The answer is in you

I can tell you in moments of stress nothing outside of us can make what’s going on inside feel better. Sure, the chocolate may light up some happy hormones in your brain which could temporarily take away the sadness. However, often when we turn to food or a drink to deal with negative feelings those choices cause guilt or shame, which leads to the downward spiral of making more unhealthy choices.

Recently, while speaking with the client, she mentioned when she eats ice cream with her son in the evening or on weekends her sabotaging voice will say “it’s OK, you’ll do better tomorrow.” I asked, “what does your helping voice say in opposition?” She responded, “I tell myself ‘you know you’re already gaining weight and you don’t really want to gain more weight’.”

Did you notice her helping voice sounds super judgmental?


Is that helpful?


Instead, I asked, if her friend called and explained she was feeling upset and was about to eat a pint of Ben & Jerry’s ice cream “what would you say to a friend you know is trying to lose weight?” She had much more supportive words for her friend that did not include justifying or shaming her choice to eat ice cream.

Food for thought

What kind of stories is you’re sabotaging voice telling you? When do you notice yourself reaching for food or a drink to soothe your negative emotions?

How can you respond to these cravings as a friend instead of an accomplice?

Looking for a friendly dietitian to help you sort out your food cravings? We can help 🙂

How to eat well while traveling? A permission slip to be picky

How to eat well while traveling? A permission slip to be picky

Did you know approximately 1 in 5 of American’s have IBS and 40% of the population is living with a chronic condition?
This is a good reason to be nice to ourselves and nice to others because we don’t know what they are going through. It can be especially challenging to know how to eat well while traveling.

In January, Kristen and I went on our first international Well Balanced adventure to Costa Rica! It was an incredible trip coordinated by our new friend, Amanda Chay, with Wonderment. Needless to say, we had a lot of new experiences such as repelling down the side of the canyon into surprisingly cold water and discovering my new obsession with papaya!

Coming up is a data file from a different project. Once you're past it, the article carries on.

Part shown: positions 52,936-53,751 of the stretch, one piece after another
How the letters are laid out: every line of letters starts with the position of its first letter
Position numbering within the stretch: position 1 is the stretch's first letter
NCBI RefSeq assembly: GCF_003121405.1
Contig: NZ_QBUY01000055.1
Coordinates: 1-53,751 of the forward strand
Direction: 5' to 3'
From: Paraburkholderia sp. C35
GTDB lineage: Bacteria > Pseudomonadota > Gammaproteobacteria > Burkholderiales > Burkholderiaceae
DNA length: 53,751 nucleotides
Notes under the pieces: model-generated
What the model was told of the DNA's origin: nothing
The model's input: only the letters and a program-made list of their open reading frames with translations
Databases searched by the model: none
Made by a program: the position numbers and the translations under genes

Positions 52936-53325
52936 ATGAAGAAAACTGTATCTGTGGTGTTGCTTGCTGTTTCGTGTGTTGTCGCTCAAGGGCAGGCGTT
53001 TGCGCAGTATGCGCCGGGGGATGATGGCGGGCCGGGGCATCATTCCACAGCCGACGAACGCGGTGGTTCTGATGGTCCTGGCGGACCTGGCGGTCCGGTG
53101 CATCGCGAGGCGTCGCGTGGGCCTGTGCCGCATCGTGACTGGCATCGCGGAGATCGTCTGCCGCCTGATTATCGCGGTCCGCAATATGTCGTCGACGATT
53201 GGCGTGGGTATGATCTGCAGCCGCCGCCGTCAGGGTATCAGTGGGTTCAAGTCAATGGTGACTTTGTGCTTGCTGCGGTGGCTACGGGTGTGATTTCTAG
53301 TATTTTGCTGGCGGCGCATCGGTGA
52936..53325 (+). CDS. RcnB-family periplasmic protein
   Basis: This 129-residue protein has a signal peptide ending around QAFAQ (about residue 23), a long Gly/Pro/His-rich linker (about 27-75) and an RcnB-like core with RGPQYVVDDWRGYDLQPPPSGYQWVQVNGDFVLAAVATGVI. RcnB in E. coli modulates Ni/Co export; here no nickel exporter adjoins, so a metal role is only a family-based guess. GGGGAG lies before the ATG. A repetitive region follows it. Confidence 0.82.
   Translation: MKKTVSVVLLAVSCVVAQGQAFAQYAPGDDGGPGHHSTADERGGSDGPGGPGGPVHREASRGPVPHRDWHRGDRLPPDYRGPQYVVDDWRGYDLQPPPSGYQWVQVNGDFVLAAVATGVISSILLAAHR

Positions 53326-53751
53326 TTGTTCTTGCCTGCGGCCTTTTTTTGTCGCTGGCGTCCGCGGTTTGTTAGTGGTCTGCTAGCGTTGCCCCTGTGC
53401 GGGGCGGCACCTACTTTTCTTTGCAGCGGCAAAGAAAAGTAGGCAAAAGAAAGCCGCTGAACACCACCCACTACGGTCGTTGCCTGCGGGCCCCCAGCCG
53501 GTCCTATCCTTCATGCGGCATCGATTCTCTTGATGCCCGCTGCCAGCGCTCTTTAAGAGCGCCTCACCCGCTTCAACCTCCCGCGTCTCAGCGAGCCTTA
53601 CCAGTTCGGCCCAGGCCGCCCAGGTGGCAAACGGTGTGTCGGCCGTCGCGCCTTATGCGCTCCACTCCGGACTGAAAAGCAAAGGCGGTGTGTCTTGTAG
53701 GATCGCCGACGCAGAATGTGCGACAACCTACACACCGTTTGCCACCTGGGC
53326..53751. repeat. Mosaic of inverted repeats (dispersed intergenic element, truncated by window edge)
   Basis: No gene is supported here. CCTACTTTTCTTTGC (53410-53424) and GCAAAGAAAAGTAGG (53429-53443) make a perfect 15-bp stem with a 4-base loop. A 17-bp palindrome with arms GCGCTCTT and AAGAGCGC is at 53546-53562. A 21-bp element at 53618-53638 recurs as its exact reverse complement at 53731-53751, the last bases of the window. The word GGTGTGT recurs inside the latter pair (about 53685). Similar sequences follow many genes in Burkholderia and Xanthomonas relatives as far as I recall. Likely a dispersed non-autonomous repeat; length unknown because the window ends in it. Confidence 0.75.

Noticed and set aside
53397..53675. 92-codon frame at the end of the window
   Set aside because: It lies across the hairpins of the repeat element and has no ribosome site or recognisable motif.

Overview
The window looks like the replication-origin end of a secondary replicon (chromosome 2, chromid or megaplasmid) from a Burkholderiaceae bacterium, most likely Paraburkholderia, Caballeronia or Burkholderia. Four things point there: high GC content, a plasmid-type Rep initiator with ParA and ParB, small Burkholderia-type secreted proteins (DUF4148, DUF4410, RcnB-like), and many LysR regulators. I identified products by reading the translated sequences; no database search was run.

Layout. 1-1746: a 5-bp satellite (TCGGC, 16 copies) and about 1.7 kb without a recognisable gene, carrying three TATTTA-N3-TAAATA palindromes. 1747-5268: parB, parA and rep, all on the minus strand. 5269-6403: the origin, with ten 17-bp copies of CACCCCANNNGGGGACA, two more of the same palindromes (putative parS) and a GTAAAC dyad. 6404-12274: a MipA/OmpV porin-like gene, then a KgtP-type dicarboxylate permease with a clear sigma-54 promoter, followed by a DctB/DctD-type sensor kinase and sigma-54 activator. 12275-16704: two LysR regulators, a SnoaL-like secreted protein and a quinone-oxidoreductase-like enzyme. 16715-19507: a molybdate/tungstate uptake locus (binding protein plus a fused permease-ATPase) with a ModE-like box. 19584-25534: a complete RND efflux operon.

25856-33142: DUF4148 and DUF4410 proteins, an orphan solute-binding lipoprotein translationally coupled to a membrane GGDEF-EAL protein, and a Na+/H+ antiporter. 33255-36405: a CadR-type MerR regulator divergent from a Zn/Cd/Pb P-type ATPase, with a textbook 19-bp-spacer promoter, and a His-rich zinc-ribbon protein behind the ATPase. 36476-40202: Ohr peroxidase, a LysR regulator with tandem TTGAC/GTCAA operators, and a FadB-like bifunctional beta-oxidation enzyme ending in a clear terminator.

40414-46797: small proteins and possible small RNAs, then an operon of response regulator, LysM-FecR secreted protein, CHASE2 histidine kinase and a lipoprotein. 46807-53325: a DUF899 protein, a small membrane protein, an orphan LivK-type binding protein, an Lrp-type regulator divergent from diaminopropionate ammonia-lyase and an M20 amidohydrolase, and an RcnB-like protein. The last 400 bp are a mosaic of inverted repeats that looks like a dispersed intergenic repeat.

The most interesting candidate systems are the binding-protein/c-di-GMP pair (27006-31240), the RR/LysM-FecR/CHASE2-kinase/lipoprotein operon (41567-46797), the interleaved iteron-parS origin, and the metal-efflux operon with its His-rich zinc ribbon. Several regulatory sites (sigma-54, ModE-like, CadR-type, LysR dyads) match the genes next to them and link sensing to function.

As many of you know, I (Lucy), have been managing and coping with IBS for several years now. Click here to learn more. Anyway, whenever I travel, I get a little extra anxious around the lack of control regarding my food choices. In our small group of seven, we had 80% of the meals preplanned and catered to us. Normally, this sounds like a dream come true! However, when you have food sensitivities it can be more like a nightmare.

How I stay routine and regular

On our first morning in San Jose, Costa Rica, while I scooped up a small bowl of oatmeal my fiancé told our tour guide leader, Amanda, that oatmeal is a daily ritual of mine. She laughed and said, “well you can enjoy a break from that because I don’t have oatmeal on the menu for our breakfasts this week.” I laughed, I looked at Andrew and said, “isn’t she so funny?“ What Amanda did not know is I had packed six portable oatmeal packets and mini almond and peanut butter packets in order to continue my routine, which helps keep other things routine (*wink *wink).

So often, while talking about setting up healthy habits and sticking with them I hear clients say “but I don’t want to be picky or difficult.” For instance, if someone has a digestive and sinus issues they may greatly benefit by going dairy-free; however, when going to a friends house or out to eat they decide to just be polite and eat all the things despite knowing the negative effects of eating dairy products.

Change takes effort at first

Two years ago, when I did the big IBS elimination diet, I found my brain consumed thinking about “what am I going to eat at my next meal??” We’ve learned between 80 to 95% of everything we do is subconscious – think about last time you took a shower… did you think about every move you made? It takes time and energy to make conscious changes to our dietary choices, but it is possible. First, we must become aware of what and why we want to change. Then, we can make a plan and take action.

It doesn’t take that long to start feeling a little better and for your brain to pick up on new habits if you stay consistent. Some people will tell you it’s only 21 days; however, we learned from the book Better Than Before by Gretchen Rubin that on average new habits take about 66 days.

Your permission slip…

If you’re in the midst of making dietary and lifestyle changes or you already know what works for you, remember it’s OK to be picky and know that on occasion we might slip up and put cheese on the salad with ranch dressing because after all, we are human.

If you’re ready to feel better and determine which foods may be triggering inflammation and pain in your body, let’s chat.